As a genealogist, your goal is as perfect a family tree as possible. While there are always uncertainties in genealogy, and new archive discoveries, as well as DNA, continually change long-held assumptions about families from royalty to farmers, getting your research as perfect as you can with the information available to you is paramount. In fact, you can never have too much advice about building a flawless family tree.
In helping you with your quest for excellence in genealogical research, here are some tips you might not have heard of before, but are very useful in building a strong family tree.
Be Selective in Your Research
Your family tree has hundreds of lines. As you go back in time beyond three or four centuries, it turns into thousands. This is because the number of your ancestors doubles with each generation going backward. You have four grandparents, eight great-grandparents, 16 great-great-grandparents, 32 great-great-great grandparents, and so on. You obviously can’t just jump into your family tree and swim around in the leaves, hoping to find something useful. You have to focus on one line at a time, and in doing so, be selective with your research.
Decide which branch you want to work on first. Then, decide if you are only going to take it back to the first immigrant to North America, or if you are going to follow it back as far in time as you can. Don’t forget the female lines as you do your research. They are just as important to your lineage as the male lines. Once you’ve done enough work to satisfy yourself on one branch, move on to another, with the same amount of focus.
Understand the Availability of Records
You are going to find more records for your own generation, and the two or three just before you, than anything farther back in time. There are a few reasons for this. At first, it will be because certain vital records were not required until the late 19th to early 20th century. As you go even farther back in time beyond the 1880’s and 1890’s, you will discover that all or most of the records you need simply aren’t there, because they have been lost during the passage of time. Courthouse fires are a common reason for lost records. Others are lost be courthouses, archives, and the families that kept them.
Some may actually still be out there, but hidden, in places no one has looked in centuries. They will most likely come to light one day, but may not be available while you are researching. Do not get discouraged and quit if you can’t find a record you need. There are usually alternative sources for most things, and articles have been written on them. Look for them, instead.
Don’t Copy Research that Has Already Been Done
There is a chance someone might have already researched your family tree. Their work may be online or in the form of a published book. Do a check for these things before devoting too much time to a family line. However, do not take everything published online or in a book as gospel, either. Make sure anything you find has sources, and check for yourself to make sure those sources are correct. Only then can you use someone else’s research in your family tree; if you do, be sure to give them credit in your own source citations.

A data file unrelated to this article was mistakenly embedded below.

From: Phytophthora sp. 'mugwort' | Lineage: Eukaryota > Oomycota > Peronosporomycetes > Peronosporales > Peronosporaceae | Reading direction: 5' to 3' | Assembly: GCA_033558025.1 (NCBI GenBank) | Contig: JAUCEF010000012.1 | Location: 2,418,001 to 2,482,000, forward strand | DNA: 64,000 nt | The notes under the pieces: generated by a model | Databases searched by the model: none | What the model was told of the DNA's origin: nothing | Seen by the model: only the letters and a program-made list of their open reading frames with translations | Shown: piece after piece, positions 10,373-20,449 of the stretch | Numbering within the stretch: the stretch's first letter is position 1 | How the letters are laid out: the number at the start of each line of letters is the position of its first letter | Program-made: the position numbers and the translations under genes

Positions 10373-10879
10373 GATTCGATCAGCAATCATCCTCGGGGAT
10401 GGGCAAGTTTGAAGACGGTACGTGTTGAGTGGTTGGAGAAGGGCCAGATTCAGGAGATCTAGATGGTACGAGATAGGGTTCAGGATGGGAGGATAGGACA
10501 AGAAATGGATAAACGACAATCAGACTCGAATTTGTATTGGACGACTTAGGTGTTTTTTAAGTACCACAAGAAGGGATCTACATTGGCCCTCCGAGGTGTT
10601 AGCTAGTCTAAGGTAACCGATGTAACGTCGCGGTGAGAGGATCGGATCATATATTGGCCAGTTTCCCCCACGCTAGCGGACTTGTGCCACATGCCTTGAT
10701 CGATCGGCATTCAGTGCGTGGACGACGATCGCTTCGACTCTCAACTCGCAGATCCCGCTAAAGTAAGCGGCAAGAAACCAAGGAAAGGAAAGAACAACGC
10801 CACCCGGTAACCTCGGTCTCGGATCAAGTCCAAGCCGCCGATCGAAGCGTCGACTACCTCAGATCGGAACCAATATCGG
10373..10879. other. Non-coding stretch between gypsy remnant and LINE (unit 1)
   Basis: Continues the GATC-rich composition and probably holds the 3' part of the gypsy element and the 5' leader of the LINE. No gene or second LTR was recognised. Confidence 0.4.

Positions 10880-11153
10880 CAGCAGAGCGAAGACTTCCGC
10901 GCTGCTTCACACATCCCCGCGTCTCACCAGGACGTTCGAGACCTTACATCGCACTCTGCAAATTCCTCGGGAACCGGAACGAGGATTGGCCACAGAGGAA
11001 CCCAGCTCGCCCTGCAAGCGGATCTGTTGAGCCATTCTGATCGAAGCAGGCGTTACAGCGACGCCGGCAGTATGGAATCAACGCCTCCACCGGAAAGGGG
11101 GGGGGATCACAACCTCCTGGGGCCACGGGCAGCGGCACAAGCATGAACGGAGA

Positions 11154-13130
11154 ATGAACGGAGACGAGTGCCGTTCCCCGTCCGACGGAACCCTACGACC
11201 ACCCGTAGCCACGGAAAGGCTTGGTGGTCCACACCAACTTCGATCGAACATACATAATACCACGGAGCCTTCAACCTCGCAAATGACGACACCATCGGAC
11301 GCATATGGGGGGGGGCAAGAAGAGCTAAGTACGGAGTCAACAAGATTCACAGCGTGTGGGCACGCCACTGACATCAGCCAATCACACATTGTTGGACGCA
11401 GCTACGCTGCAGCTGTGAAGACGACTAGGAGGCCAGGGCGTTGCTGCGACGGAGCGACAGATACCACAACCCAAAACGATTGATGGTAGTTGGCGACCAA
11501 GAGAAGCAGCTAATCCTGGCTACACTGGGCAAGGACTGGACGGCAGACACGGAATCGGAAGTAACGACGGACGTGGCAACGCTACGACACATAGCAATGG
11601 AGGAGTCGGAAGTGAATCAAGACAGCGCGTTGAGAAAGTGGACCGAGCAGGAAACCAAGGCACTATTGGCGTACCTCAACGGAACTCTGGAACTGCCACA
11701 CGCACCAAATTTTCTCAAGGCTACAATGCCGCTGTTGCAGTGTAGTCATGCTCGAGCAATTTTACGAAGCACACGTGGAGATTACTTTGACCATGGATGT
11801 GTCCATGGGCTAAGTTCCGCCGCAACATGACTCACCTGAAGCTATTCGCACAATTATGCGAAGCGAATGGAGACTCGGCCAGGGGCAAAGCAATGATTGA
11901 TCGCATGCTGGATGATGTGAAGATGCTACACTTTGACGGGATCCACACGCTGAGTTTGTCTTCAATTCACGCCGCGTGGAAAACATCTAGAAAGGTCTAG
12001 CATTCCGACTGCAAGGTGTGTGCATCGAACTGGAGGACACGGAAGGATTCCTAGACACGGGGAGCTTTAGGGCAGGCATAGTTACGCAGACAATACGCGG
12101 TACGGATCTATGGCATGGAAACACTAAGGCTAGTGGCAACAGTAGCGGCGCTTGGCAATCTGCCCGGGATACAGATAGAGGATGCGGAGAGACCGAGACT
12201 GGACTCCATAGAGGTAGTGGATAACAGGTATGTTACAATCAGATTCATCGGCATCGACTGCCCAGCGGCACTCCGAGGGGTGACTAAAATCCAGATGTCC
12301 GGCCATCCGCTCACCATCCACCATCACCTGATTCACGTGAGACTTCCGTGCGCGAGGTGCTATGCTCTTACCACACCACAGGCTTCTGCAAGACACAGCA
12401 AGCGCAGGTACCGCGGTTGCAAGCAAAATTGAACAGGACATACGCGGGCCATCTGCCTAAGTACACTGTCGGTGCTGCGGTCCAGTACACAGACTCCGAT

Use the Library
Don’t let having a limited budget keep you from doing your genealogy research. Some of the best research sites are expensive to use, such as Ancestry.com and GenealogyBank.com. Ordering the records you might have found on these sites can cost money, too. So, save yourself some money and further your genealogy research by going to the library.
There are free genealogy resources online, but they are not always indexed, and it can take some time to search through them. On the other hand, most libraries have subscriptions to the expensive genealogy websites, and you can use them for free on the library’s computers. There are even some genealogy websites that are ONLY available to libraries, such as Lexis/Nexis and ReadEx. You will want to take advantage of all of these. You might even find some interesting information those who only rely on subscription sites at home will miss. – Learn More
Anything in genealogy can be open to interpretation or even suspect in nature, including government documents. The information on any document is only as good as the person providing it. When looking at sources, question the origin of the information, the reliability of the person giving it, and whether any transcription errors may have occurred. Also, think about the time period in which the document was generated, and how certain things in that time may have different meanings in the past than they do today. Always look for alternative sources, as many as you can find, to back up or refute the documents you find.
Your genealogy work will only be reliable to future generations (and publishers) if you keep good records of your work as you go. Don’t just treat your work haphazardly like a hobby, even if that is what it is. Even as a hobby, you want your work to be taken seriously. Being organized means you will know what work you have done, what work you still need to do, what sources you have used, and their origin and reliability.
Having this information is good not only for giving credibility to your work but for keeping you on track. Once you have researched several lines (and branches of those lines), you may forget what you have learned, and what the sources you used said. If your work brings you back to those lines, you will have all the information you need at your fingertips to pick it right back up again without repeating any research work. – Learn More